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Want To Serve Your Clients Better? Context Is Key.

engagement leadership learn professional development sales strategy tips training Oct 05, 2021
Want To Serve Clients? Context Is Key.

When the tempo of life (or of business) picks up, I’ve found that it’s easy to rush through the places and spaces where slow, thoughtful consideration matters most. This goes for lots of things—from family time and rest to healthy routines and the cadence of the workday. So, I check in with myself regularly to make sure I’m keeping the main things the main things, even amidst the flurry of activities and long to-do lists. 

As a small business owner, I am adamant about excellent client experience. A desire to serve my clients and meet their needs even better is core to nearly every goal I have for my business. Yes, I have all sorts of big, ambitious dreams for how McMillion Consulting can accomplish that in the future, but I know that one of the best things I can do today for my clients is to be present and understand not just what they say are their pain points, but also what they don’t say. The more I can understand the context that surrounds our engagement, the better I can serve them.

Perhaps you can relate. The more dramatic, glitzier changes you make for your clients, like new offerings and updated technology, are important, but so are the basics of great service. If you could use an actionable way to serve your clients better right now, try focusing on these three simple tips.

1. Listen well. 

With our phones buzzing every moment, makeshift home offices being shared with pets or family members, and the physical separation created by Zoom screens, finding someone to listen—really listen—feels like a rarity these days. I promise you, when it happens, it does not go unnoticed. You will stand out, simply by striving to be that rare good listener. 

If listening isn’t a natural strength for you, start by creating an environment conducive to paying attention. On Zoom calls, change your view so that you don’t see your own face. That way, your focus is only on your client. 

People tend to be forgiving if the doorbell rings for your Amazon delivery or your dog loses his mind, but when you minimize distractions, chances are, you’ll be able to listen a bit easier.  Find a quiet room, or better yet, an office space away from your home. 

If you’re the kind of person who listens better by taking notes, pull out a pad of paper and a pen. As simple as it sounds, hearing your clients is one of the greatest ways you can serve them.

2. Ask thoughtful questions. 

Showing up for your clients is not a spectator sport. If something piques your interest in a conversation, dive deeper. You never know what important details you could have missed if you didn’t take the time to ask.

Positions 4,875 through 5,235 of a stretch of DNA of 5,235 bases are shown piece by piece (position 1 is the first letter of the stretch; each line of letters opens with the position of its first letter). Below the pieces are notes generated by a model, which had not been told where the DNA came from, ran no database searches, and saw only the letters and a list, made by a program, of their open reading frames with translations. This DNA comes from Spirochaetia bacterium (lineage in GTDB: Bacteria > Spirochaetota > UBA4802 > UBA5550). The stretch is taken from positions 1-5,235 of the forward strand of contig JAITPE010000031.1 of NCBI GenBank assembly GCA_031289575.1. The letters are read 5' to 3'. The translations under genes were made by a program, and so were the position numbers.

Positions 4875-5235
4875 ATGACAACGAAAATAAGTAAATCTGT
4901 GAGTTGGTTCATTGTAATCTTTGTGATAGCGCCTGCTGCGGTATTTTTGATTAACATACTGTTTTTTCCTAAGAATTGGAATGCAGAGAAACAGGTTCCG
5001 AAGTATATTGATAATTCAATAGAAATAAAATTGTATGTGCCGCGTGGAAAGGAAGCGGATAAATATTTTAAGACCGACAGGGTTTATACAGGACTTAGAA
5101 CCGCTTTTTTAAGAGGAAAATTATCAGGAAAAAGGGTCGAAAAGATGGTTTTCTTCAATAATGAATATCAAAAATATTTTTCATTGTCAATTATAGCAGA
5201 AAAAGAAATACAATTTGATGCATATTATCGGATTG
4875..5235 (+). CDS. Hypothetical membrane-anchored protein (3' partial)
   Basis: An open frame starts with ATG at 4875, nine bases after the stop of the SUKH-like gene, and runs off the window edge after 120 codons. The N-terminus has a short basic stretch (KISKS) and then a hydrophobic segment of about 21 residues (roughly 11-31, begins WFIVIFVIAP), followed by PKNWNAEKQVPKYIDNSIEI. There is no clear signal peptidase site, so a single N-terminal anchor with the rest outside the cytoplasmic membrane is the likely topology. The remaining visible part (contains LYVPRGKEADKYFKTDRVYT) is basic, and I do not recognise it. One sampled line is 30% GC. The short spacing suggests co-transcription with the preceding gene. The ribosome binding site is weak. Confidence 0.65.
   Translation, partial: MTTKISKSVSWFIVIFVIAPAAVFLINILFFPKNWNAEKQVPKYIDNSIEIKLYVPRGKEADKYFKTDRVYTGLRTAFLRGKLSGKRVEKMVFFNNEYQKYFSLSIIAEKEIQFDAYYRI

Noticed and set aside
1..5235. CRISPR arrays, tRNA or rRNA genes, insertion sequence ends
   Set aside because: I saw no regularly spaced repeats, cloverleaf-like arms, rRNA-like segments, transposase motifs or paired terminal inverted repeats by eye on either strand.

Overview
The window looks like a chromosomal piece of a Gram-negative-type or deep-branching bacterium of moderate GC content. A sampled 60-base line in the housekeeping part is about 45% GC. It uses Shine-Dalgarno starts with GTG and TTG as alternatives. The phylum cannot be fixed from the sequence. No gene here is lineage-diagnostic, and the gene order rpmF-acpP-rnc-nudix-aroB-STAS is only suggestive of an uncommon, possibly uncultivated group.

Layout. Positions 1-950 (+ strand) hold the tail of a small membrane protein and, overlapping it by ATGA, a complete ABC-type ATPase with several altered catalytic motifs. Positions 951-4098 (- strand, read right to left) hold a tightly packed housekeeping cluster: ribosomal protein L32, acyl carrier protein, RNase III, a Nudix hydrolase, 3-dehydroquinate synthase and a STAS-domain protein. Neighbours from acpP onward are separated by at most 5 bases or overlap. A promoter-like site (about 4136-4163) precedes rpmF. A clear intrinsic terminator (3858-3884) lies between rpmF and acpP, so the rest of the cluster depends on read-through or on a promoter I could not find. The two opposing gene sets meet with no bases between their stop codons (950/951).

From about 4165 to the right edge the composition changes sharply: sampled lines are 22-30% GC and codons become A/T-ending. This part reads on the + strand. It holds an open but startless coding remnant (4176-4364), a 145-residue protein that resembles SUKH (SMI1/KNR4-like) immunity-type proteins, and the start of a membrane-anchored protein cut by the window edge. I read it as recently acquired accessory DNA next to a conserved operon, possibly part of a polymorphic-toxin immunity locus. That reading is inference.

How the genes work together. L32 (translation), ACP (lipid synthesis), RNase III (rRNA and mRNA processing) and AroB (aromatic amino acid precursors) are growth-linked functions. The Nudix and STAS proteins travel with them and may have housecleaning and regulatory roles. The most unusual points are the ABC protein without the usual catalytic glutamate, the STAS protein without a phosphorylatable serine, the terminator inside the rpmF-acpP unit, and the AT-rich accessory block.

At the most basic level, seek to understand the ‘why’ behind the timing and scope of your engagement. For example, I typically ask my clients to expound upon why they hired me when they did, what they’re hoping to accomplish, and who has a stake in the challenge we’re tackling together.  You won’t understand your client’s world if you don’t seek to understand it. And to lead well, you need to know the lay of the land.

3. Verify your assumptions. 

I recently received an update from a group that hired me for a speaking engagement about a minor change in the event logistics. Instead of dismissing the change as nothing more than a last-minute tweak, I decided to pick up the phone and verify my assumptions. Why? Because without greater context, it was impossible to know if that small change was actually an indication that the event would be rescheduled. 

To serve your clients well, it pays to double- or triple-check your assumptions. Not only can they lead you to the wrong conclusions about what a client needs, but you also might miss an opportunity to serve in a broader capacity. I’ve said it before, and I’ll say it again: when in doubt, pick up the phone. 

If you’re overwhelmed in your pursuit of becoming a better version of yourself when serving your clients, don’t overthink it. Going back to the basics of listening, engaging, and verifying your assumptions can change the trajectory of your engagement with a client and elevate it from a pleasant transaction to a strong professional relationship.

If you can’t tell, I’m a big believer that starting small is better than not starting at all. That’s why I love equipping you with bite-sized ways to get going and start closing the gap between where you are now and where you want to be. If improving your engagement on LinkedIn is on your to-do list, but you don’t know where to start, check out my Put a Ring on It Challenge. In just five days and only 15 minutes each day, you will learn how to develop essential habits on LinkedIn that make all the difference down the road.



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